but most embrace two related precepts:
• Limited atonement—the idea that Jesus died only
for the elect (those predetermined to be saved)
• Irresistible grace—the idea that the elect will be
saved and this election cannot be resisted by
those who are elected to salvation
Calvinism emphasizes God’s sovereignty in election
and salvation. Many 21
denominations and congregations embrace this
theology, including most Presbyterians, Reformed
churches, Particular (Reformed) Baptists, and others.
Arminianism is a theology that derives from the
teachings of the Protestant reformer, Jacob Arminius
(1560-1609). He rejected Calvin’s ideas of a limited
atonement and irresistible grace, insisting that Jesus
died for all humanity, and that all people can be saved
if they take necessary, personal action, which is
enabled by the Spirit. This theology, while upholding
God’s sovereignty in salvation, tends to rely on human
decision/freedom. Many 21
denominations and congregations embrace some
form of Arminian theology, including most
Methodists, many Baptists, and others.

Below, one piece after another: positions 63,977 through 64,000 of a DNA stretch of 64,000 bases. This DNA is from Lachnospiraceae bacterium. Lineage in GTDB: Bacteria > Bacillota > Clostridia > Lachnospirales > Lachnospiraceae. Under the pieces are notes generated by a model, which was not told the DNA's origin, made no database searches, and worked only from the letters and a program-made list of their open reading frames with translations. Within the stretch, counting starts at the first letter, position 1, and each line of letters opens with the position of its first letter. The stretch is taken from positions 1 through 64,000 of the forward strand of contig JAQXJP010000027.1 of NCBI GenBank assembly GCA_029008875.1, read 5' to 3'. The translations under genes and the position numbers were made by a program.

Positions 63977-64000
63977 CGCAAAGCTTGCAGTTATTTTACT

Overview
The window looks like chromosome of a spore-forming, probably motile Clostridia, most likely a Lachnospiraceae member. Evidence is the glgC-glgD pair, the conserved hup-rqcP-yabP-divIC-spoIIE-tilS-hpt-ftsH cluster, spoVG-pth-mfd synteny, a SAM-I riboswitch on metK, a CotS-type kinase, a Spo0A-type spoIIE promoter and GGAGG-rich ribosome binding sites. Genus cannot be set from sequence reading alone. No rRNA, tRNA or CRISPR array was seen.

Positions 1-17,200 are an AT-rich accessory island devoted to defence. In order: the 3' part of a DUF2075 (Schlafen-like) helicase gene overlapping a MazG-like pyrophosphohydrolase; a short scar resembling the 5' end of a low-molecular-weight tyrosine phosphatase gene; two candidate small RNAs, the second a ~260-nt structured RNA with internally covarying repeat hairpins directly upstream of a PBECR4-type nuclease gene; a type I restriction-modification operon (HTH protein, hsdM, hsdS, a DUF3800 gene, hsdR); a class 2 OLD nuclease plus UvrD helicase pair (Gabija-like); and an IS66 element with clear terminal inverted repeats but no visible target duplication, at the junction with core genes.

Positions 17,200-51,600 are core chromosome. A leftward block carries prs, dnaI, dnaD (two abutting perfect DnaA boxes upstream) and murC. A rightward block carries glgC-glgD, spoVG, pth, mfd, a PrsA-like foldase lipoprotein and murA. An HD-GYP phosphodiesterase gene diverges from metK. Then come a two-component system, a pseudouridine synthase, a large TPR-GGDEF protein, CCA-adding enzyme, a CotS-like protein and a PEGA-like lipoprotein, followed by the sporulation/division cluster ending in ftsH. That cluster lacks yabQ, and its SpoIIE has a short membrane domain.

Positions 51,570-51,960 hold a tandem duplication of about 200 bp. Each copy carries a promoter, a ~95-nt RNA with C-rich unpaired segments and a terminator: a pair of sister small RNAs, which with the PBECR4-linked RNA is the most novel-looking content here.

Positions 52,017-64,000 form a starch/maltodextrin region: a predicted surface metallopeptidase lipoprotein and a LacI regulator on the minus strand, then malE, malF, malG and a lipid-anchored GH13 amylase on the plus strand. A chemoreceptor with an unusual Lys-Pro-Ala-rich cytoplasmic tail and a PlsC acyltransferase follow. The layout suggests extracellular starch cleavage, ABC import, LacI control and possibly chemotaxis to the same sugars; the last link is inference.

Trinitarian, Christ-Centered Theology
Though the WCG agrees with many aspects of
Calvinism and Arminianism, it sees a fuller faithfulness
to Jesus and to the Bible in Trinitarian, Christ-centered
Theology. Others names given to this theology include
Trinitarian Theology, Christ-centered Theology,
Adoption Theology, Inclusion Theology and
This theology is Trinitarian in that it begins with the
understanding that the one God exists eternally as the
inseparable union of three distinct persons: Father,
Son and Spirit. Theology is knowledge of God, and the
Trinity is who God has revealed himself in Jesus to be
in his own divine nature. Thus, the doctrine of the
Trinity lies at the heart of this theology.
This theology is Christ-centered in that it focuses on
the centrality and preeminence of Jesus Christ as he is
revealed to be: one (in union) with the Father and the
Spirit; and one (in union) with all humanity.
These twin doctrines of the